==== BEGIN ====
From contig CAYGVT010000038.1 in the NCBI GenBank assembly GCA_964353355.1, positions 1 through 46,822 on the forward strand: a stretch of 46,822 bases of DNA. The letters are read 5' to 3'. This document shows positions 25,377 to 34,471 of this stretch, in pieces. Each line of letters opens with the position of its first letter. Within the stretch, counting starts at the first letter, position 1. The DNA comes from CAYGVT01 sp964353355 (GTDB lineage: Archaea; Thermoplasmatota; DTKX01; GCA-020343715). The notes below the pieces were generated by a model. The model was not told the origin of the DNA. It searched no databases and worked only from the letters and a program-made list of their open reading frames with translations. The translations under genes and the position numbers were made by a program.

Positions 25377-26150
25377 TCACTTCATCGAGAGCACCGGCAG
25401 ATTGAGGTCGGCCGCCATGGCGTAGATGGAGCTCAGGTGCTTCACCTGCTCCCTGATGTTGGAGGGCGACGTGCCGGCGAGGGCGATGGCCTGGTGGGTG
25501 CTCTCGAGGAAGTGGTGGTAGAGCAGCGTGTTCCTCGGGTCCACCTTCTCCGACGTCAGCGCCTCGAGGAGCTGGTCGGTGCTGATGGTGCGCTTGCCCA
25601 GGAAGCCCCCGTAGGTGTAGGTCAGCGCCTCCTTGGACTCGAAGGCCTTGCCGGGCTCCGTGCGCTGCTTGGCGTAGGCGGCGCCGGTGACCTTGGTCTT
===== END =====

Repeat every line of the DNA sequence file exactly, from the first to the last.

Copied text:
From contig CAYGVT010000038.1 in the NCBI GenBank assembly GCA_964353355.1, positions 1 through 46,822 on the forward strand: a stretch of 46,822 bases of DNA. The letters are read 5' to 3'. This document shows positions 25,377 to 34,471 of this stretch, in pieces. Each line of letters opens with the position of its first letter. Within the stretch, counting starts at the first letter, position 1. The DNA comes from CAYGVT01 sp964353355 (GTDB lineage: Archaea; Thermoplasmatota; DTKX01; GCA-020343715). The notes below the pieces were generated by a model. The model was not told the origin of the DNA. It searched no databases and worked only from the letters and a program-made list of their open reading frames with translations. The translations under genes and the position numbers were made by a program.

Positions 25377-26150
25377 TCACTTCATCGAGAGCACCGGCAG
25401 ATTGAGGTCGGCCGCCATGGCGTAGATGGAGCTCAGGTGCTTCACCTGCTCCCTGATGTTGGAGGGCGACGTGCCGGCGAGGGCGATGGCCTGGTGGGTG
25501 CTCTCGAGGAAGTGGTGGTAGAGCAGCGTGTTCCTCGGGTCCACCTTCTCCGACGTCAGCGCCTCGAGGAGCTGGTCGGTGCTGATGGTGCGCTTGCCCA
25601 GGAAGCCCCCGTAGGTGTAGGTCAGCGCCTCCTTGGACTCGAAGGCCTTGCCGGGCTCCGTGCGCTGCTTGGCGTAGGCGGCGCCGGTGACCTTGGTCTT